Everyone knew I popped popcorn –
one pan after another until every
bowl inside every cabinet in my
kitchen would be filled – then, I carried
each bowl to the front porch, line
them up on the top step.
I knew they were over flowing with popcorn –
a slight bit of movement caused one single piece
to move and next, a landslide,
then another, and another. It looked funny to me as
I would rock in my rocking chair – shaking
loose floor boards; popcorn began covering those
steps in front of me.
I kept rocking, humming to myself, waiting for
those little girls in the neighborhood to walk by
my porch and I could call out their names, offer
them popcorn – yes, I asked if they wanted
to share a bit of popcorn everyday.
stare at me, but I understood, I was this little old lady
sitting in her rocking chair surrounded by popcorn.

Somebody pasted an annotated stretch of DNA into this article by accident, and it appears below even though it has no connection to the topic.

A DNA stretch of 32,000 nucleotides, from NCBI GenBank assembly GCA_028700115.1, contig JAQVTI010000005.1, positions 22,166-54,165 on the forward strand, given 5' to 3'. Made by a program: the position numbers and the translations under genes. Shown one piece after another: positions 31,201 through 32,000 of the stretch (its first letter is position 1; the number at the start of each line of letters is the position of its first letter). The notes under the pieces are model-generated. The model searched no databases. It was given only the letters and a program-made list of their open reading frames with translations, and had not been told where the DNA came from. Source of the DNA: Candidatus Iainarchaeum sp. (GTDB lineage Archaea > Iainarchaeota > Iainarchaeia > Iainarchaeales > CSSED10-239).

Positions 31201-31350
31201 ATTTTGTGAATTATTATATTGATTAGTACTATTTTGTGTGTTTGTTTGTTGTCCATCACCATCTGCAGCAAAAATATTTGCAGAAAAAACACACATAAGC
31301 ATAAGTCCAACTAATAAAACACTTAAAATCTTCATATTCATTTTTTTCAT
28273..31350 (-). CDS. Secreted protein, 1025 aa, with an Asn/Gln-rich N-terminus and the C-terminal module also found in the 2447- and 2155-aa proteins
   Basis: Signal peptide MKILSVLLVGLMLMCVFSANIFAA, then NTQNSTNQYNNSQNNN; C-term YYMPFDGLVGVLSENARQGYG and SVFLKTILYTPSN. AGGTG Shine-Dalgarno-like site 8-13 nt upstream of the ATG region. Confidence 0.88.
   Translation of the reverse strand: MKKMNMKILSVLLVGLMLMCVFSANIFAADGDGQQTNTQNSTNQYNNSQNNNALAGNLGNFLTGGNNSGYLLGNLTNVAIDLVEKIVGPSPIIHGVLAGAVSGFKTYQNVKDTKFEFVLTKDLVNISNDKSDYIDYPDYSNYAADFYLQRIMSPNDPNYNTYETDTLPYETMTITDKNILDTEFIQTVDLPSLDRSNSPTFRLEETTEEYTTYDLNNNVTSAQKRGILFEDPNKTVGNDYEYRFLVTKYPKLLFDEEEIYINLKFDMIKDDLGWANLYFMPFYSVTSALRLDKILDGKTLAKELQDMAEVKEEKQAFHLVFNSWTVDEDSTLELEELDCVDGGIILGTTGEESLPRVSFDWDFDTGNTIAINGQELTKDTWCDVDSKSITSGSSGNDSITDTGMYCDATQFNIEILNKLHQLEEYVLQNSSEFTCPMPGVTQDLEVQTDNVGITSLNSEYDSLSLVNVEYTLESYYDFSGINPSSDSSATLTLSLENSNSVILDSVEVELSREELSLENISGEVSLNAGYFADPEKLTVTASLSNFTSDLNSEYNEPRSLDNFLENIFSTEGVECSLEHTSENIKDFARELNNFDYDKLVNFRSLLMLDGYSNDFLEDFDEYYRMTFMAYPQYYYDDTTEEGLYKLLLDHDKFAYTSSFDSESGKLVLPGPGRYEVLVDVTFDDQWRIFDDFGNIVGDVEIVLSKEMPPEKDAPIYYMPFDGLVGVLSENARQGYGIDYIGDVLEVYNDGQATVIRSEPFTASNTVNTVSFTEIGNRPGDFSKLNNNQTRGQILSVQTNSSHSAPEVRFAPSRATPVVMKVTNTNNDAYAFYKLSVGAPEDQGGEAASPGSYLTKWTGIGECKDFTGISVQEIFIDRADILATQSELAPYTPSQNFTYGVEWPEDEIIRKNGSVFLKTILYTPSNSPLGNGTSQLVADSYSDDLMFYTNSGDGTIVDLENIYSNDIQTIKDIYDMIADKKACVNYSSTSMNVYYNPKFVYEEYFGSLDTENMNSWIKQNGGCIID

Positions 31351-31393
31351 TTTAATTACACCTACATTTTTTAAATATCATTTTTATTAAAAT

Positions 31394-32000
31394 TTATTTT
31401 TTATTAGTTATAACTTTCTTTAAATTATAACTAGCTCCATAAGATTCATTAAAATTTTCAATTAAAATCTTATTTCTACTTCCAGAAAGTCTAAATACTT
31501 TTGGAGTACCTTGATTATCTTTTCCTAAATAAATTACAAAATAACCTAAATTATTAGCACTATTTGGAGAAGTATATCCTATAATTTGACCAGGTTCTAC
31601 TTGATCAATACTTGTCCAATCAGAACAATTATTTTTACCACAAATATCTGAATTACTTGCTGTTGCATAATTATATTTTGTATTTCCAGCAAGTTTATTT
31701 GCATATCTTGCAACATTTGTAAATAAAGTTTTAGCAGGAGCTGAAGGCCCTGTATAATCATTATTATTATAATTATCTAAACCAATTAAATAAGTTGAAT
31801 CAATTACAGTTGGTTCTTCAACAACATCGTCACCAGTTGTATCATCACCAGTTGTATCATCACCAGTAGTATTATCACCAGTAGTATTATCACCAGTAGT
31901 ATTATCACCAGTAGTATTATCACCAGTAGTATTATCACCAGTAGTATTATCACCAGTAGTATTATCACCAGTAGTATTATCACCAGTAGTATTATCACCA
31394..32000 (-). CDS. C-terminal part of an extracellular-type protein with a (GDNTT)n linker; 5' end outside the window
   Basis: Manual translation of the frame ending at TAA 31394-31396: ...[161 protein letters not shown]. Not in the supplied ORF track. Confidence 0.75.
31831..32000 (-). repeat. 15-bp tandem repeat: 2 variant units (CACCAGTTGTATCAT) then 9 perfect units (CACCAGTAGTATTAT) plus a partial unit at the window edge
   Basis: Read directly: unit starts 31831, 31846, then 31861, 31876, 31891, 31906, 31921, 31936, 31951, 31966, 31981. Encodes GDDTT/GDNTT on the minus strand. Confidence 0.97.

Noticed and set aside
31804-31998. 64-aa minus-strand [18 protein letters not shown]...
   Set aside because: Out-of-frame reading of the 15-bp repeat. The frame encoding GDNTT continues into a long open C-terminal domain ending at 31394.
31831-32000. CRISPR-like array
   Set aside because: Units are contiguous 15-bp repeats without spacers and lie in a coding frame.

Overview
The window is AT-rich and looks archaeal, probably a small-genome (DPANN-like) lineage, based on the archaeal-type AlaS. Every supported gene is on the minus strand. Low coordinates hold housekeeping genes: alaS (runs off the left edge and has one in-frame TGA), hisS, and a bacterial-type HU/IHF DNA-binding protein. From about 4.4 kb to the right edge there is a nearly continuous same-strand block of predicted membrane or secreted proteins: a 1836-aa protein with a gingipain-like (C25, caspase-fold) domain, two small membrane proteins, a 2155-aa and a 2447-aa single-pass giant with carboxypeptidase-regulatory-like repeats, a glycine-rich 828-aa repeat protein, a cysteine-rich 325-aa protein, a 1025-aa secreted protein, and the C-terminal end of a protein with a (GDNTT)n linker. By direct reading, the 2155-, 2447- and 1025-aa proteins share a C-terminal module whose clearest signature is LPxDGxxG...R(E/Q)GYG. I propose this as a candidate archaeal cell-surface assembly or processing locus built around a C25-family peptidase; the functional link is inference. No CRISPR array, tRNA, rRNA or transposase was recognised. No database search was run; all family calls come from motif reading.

I thought everyone liked popcorn – I certainly did not
want to scare them. . . I waited for the day when one little girl
would stop, perhaps talk a minute or so. The children kept
right on walking and that’s when I stared to sing,
“Kookie, Kookie, Lend Me Your Comb.” I heard that song on transistor radios and it certainly caught my fancy.
Those little girls passing by laughed so hard they
had me laughing, my belly would shake and tears fell
from my eyes.
My old house still stands and that old porch needs
a few coats of paint. The rocking chair is gone, but
when I gaze down at the house I wonder – when
those girls pass the house, glance at the porch, if
they smell my popcorn from the sidewalk or perhaps
they remember the song I sang – would they
I wonder, did they ever learn to like popcorn? Did
their parents tell them I am safe now with my own
daughter up high in the clouds.
Nancy, I really get into your story. If I were one of those kids, somehow, I would feel that she was benevolent and well meaning. I could feel that snow of her popcorns flying everywhere and her heart yearning to please. Well done!